Report to Congress on Navy shipboard lasers

The following is taken from the Congressional Research Service report of May 9, 2022, Navy Shipboard Lasers: Background and Issues for Congress.

From the report

This report provides background information and issues for Congress on shipboard solid-state lasers (SSLs) that the Navy is developing for surface ship self-defense. The Navy’s proposed budget for fiscal year 2023 calls for continued research and development funding for these efforts.

The Navy installed its first SSL prototype capable of countering surface craft and unmanned aerial vehicles (UAVs) on a Navy ship in 2014. Since then, the Navy has developed and installed additional SSL prototypes with improved capability to counter surface craft and UAVs. Higher-powered SSLs developed by the Navy must have the capability to counter anti-ship cruise missiles (ASCMs). Current Navy efforts to develop SSLs include:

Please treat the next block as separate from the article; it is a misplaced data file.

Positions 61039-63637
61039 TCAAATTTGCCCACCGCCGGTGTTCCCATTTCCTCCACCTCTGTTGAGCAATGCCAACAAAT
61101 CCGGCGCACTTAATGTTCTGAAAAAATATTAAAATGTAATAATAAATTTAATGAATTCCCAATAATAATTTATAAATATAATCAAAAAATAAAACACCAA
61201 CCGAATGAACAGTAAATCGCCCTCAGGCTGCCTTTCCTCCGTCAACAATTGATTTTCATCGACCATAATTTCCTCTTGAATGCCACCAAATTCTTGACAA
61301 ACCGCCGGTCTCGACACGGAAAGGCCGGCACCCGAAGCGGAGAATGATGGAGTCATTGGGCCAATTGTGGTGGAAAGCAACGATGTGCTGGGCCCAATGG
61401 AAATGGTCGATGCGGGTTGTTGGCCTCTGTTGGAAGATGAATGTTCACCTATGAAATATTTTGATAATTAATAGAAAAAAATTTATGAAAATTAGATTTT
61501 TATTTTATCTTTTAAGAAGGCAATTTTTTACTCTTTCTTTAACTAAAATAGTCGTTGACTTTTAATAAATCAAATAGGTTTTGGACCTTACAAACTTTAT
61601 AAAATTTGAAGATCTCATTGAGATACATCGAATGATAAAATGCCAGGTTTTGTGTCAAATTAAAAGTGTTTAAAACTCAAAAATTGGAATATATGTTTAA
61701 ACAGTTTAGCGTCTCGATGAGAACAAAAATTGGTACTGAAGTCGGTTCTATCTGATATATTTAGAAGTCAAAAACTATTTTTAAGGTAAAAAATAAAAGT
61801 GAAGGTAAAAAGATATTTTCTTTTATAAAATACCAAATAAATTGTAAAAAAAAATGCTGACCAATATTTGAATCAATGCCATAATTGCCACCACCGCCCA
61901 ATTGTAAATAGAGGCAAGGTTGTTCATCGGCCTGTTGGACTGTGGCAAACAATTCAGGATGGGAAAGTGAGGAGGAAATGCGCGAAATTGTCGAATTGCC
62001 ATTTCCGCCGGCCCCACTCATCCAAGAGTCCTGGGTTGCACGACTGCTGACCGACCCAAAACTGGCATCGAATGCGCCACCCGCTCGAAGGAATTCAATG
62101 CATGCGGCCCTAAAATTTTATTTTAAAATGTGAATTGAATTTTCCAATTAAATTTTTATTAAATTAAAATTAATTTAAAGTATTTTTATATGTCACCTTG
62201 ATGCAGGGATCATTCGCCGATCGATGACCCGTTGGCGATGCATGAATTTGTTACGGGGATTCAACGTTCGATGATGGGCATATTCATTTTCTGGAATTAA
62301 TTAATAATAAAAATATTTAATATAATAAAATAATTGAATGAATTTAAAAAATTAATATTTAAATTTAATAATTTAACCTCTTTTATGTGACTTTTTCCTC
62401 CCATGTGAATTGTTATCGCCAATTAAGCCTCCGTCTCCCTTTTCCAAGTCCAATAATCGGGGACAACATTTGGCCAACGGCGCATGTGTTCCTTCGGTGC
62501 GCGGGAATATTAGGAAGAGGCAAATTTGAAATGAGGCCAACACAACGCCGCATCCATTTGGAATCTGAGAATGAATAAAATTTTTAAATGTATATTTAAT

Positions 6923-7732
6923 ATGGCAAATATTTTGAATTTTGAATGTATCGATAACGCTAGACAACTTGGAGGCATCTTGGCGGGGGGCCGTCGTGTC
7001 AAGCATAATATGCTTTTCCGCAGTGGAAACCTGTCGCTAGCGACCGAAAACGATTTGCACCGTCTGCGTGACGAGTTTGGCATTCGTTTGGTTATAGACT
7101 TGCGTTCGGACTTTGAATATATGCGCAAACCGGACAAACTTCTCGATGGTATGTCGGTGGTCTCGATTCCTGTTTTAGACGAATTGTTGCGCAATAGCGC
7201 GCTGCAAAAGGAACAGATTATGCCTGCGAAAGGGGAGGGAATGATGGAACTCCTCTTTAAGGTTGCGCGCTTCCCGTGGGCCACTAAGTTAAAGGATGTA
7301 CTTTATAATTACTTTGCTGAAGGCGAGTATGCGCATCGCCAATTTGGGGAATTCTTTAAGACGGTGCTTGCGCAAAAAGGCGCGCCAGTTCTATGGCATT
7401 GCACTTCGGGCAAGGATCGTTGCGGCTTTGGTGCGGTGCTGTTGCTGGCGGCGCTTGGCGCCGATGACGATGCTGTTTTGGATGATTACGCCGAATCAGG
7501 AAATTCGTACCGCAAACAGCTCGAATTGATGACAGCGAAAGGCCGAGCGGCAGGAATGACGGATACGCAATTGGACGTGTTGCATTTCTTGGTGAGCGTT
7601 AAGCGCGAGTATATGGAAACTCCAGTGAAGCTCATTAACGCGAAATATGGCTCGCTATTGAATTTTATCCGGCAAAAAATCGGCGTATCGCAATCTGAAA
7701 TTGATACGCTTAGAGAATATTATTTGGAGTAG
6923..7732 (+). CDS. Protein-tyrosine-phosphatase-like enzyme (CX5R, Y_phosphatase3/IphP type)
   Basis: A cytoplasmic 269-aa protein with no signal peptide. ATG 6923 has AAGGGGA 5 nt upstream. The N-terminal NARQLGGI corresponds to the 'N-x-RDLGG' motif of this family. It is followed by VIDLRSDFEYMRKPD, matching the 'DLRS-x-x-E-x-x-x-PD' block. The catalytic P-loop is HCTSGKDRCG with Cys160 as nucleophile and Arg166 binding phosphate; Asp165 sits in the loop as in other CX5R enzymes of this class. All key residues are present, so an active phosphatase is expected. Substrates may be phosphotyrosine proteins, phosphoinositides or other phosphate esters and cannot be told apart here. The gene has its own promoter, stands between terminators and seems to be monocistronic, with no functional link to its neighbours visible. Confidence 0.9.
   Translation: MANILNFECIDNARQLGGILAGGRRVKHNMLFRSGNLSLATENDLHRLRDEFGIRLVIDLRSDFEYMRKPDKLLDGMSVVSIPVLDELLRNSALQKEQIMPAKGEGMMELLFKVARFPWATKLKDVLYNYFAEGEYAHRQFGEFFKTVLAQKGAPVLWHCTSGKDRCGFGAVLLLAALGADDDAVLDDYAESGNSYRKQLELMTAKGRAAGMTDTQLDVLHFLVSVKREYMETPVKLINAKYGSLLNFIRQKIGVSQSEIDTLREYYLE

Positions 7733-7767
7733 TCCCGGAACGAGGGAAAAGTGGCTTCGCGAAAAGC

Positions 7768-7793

• the effort to mature semiconductor laser technology (SSL-TM);
  • the optical glare, marine (ODIN) interdictor;
  • the Surface Navy Laser Weapon System (SNLWS) Increment 1, also known as the High Energy Laser with Integrated Optical Glare and Surveillance (HELIOS); and
  • the HELCAP program (High Energy Laser Counter-ASCM).

The first three SSL efforts listed above are included in what the Navy calls the Navy Laser Family of Systems (NFLoS).

The question for Congress is whether to modify, reject, or approve the Navy’s acquisition strategies and funding requests for shipboard laser development programs. Congressional decisions on this issue could affect the Navy’s capabilities and funding requirements, as well as the defense technology and industrial base.

Download the document here.